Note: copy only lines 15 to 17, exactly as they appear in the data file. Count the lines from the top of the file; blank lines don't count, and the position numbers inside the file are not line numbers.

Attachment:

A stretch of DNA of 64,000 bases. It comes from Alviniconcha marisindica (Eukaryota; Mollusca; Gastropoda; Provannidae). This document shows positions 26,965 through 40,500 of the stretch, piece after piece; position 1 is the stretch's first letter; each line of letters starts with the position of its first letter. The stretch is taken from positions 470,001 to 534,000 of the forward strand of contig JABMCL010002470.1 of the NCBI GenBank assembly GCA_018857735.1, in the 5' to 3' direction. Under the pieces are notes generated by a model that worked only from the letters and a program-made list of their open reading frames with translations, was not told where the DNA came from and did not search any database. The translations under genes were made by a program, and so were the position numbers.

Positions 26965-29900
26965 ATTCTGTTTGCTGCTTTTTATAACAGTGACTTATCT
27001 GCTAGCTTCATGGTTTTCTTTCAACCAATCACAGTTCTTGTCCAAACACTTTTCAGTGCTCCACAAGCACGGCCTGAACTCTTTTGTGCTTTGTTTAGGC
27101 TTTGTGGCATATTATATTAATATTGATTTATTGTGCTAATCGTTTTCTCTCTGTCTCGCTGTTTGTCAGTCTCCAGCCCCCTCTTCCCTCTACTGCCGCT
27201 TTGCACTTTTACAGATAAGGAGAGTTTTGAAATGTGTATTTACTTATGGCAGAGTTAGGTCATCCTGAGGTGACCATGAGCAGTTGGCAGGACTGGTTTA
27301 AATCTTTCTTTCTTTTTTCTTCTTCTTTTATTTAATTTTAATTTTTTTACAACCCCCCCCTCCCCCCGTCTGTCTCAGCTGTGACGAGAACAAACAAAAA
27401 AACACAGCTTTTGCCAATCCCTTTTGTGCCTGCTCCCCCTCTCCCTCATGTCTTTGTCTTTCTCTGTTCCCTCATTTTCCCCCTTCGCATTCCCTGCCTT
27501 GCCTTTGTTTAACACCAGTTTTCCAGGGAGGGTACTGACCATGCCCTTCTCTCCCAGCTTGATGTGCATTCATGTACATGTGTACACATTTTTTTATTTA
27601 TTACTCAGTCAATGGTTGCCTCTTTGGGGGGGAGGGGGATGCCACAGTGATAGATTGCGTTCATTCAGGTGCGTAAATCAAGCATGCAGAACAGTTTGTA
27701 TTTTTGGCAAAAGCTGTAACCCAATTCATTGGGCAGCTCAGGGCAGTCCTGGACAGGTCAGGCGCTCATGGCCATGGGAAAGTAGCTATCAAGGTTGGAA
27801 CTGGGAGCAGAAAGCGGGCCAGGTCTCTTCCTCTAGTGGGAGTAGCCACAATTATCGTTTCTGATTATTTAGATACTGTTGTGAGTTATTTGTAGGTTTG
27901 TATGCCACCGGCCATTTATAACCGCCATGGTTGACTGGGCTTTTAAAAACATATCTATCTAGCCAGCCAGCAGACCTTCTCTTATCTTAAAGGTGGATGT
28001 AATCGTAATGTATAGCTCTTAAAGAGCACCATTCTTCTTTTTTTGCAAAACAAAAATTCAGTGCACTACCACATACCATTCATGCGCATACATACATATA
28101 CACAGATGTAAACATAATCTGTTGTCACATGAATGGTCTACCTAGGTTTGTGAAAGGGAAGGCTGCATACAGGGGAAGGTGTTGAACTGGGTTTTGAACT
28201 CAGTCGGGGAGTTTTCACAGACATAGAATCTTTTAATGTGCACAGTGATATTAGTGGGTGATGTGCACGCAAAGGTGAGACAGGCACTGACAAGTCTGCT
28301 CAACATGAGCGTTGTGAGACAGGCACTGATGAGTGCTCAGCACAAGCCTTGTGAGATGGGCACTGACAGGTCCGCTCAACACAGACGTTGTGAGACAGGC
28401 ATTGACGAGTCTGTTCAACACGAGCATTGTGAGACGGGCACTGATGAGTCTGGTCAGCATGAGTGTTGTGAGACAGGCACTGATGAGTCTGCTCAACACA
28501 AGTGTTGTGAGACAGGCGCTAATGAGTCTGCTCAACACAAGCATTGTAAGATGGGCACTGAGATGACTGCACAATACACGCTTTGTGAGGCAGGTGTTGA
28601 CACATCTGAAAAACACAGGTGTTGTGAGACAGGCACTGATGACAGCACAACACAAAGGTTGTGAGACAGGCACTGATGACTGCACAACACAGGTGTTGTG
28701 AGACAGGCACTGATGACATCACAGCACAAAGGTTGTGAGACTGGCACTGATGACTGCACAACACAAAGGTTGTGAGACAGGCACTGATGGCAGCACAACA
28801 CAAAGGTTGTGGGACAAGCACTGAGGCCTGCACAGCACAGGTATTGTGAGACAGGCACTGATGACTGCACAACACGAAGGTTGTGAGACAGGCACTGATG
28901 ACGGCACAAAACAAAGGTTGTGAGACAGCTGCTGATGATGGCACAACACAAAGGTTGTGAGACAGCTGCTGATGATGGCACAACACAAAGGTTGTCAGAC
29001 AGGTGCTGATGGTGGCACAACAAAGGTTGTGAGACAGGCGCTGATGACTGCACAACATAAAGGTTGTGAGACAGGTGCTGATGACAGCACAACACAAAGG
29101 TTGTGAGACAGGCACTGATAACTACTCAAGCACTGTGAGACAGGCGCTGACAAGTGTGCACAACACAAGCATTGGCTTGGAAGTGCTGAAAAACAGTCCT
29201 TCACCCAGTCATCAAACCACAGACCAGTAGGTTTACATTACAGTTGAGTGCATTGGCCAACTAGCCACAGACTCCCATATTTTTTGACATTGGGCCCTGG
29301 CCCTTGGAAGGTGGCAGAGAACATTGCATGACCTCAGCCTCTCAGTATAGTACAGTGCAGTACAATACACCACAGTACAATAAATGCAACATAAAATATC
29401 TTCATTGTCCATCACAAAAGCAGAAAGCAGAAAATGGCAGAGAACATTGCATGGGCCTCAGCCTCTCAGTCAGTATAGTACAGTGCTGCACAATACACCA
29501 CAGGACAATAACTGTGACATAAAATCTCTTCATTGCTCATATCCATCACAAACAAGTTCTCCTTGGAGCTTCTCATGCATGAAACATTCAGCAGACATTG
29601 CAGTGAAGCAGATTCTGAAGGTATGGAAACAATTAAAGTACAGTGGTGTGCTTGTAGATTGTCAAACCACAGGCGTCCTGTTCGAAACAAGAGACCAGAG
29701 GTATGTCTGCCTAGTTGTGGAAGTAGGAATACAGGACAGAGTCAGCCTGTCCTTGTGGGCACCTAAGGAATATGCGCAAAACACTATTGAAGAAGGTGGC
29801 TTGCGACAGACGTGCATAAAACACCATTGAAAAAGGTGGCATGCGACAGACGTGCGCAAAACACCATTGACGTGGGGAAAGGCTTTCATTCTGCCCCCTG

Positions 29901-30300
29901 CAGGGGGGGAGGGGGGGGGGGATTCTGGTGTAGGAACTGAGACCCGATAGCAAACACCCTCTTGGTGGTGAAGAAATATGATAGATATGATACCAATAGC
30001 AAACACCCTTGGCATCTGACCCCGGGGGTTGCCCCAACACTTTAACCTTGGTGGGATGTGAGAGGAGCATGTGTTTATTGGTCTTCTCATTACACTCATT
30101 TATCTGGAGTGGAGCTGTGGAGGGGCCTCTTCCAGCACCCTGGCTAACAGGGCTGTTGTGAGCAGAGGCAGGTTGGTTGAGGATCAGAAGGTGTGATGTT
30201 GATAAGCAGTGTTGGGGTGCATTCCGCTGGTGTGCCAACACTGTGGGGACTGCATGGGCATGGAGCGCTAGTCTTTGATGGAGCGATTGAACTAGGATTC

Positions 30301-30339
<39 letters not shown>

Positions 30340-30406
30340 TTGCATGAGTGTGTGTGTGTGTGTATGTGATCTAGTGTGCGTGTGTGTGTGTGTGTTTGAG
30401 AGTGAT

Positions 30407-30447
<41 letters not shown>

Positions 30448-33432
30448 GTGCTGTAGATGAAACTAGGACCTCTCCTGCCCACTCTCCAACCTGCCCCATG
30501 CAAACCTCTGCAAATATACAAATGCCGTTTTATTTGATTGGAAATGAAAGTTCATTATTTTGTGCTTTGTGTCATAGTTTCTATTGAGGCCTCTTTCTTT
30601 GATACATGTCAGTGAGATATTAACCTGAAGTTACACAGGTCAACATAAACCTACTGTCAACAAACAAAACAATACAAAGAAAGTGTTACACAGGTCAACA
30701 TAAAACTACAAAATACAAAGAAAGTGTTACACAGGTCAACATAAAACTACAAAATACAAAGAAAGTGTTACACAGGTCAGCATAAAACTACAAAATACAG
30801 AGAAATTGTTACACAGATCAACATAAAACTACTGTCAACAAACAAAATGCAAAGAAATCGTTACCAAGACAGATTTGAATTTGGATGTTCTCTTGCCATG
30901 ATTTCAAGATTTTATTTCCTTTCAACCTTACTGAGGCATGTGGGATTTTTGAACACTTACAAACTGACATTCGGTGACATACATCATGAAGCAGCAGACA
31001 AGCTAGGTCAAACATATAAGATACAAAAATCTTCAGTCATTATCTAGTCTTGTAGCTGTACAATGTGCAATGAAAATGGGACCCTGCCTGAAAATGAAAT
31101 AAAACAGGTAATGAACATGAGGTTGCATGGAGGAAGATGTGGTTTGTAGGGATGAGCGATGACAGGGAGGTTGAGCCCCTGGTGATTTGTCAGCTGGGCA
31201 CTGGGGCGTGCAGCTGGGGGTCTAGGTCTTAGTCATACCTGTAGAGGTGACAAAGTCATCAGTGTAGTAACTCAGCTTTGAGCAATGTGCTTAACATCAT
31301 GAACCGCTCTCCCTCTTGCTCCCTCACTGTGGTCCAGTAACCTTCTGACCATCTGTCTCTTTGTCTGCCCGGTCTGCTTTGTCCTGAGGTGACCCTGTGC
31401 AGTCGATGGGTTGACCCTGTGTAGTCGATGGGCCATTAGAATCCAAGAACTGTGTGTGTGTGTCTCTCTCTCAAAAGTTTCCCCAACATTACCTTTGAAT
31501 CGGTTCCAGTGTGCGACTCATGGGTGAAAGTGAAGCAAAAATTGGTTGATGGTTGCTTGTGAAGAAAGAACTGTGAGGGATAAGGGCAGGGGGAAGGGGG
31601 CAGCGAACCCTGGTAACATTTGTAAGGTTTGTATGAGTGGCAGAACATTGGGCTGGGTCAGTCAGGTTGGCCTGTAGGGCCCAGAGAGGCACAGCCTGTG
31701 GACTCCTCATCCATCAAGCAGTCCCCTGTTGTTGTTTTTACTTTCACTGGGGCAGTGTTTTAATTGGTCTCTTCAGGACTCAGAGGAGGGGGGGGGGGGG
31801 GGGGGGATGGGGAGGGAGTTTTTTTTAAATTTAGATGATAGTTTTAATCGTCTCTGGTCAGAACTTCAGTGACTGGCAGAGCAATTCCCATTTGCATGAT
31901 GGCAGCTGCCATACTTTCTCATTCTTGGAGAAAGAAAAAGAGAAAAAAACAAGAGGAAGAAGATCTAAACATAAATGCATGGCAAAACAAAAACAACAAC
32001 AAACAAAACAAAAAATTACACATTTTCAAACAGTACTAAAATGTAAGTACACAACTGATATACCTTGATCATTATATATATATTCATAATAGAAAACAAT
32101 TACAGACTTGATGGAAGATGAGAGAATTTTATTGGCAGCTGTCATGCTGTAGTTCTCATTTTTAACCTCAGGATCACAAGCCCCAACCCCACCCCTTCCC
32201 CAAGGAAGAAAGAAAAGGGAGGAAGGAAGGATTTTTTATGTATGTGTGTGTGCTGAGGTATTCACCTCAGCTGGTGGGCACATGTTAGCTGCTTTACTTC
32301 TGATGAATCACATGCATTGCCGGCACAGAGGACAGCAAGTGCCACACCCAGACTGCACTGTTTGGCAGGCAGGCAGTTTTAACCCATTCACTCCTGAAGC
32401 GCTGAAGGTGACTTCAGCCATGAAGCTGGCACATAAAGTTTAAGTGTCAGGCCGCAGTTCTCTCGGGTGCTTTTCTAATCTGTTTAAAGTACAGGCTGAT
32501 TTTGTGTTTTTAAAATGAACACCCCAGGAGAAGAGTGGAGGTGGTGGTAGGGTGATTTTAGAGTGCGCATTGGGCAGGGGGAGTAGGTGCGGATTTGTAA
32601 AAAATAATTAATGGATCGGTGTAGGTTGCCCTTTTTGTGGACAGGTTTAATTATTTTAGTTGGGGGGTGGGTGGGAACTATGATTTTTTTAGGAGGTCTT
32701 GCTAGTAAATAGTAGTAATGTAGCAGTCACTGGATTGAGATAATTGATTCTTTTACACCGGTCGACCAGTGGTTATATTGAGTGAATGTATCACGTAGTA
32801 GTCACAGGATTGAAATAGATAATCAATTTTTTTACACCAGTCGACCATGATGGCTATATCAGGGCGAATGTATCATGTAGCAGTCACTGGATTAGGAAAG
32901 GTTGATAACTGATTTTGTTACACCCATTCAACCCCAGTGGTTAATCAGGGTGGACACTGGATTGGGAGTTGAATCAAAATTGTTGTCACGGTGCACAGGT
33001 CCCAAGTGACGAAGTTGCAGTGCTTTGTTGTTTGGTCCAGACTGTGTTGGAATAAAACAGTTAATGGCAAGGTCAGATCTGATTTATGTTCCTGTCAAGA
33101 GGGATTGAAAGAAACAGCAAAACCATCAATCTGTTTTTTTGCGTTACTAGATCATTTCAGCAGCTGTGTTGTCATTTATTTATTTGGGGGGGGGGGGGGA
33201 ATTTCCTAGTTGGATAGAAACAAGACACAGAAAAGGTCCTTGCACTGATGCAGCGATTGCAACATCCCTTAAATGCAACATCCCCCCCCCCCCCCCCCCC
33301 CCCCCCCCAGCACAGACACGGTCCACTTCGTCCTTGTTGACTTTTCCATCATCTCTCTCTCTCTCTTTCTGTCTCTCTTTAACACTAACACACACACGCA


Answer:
28101 CACAGATGTAAACATAATCTGTTGTCACATGAATGGTCTACCTAGGTTTGTGAAAGGGAAGGCTGCATACAGGGGAAGGTGTTGAACTGGGTTTTGAACT
28201 CAGTCGGGGAGTTTTCACAGACATAGAATCTTTTAATGTGCACAGTGATATTAGTGGGTGATGTGCACGCAAAGGTGAGACAGGCACTGACAAGTCTGCT
28301 CAACATGAGCGTTGTGAGACAGGCACTGATGAGTGCTCAGCACAAGCCTTGTGAGATGGGCACTGACAGGTCCGCTCAACACAGACGTTGTGAGACAGGC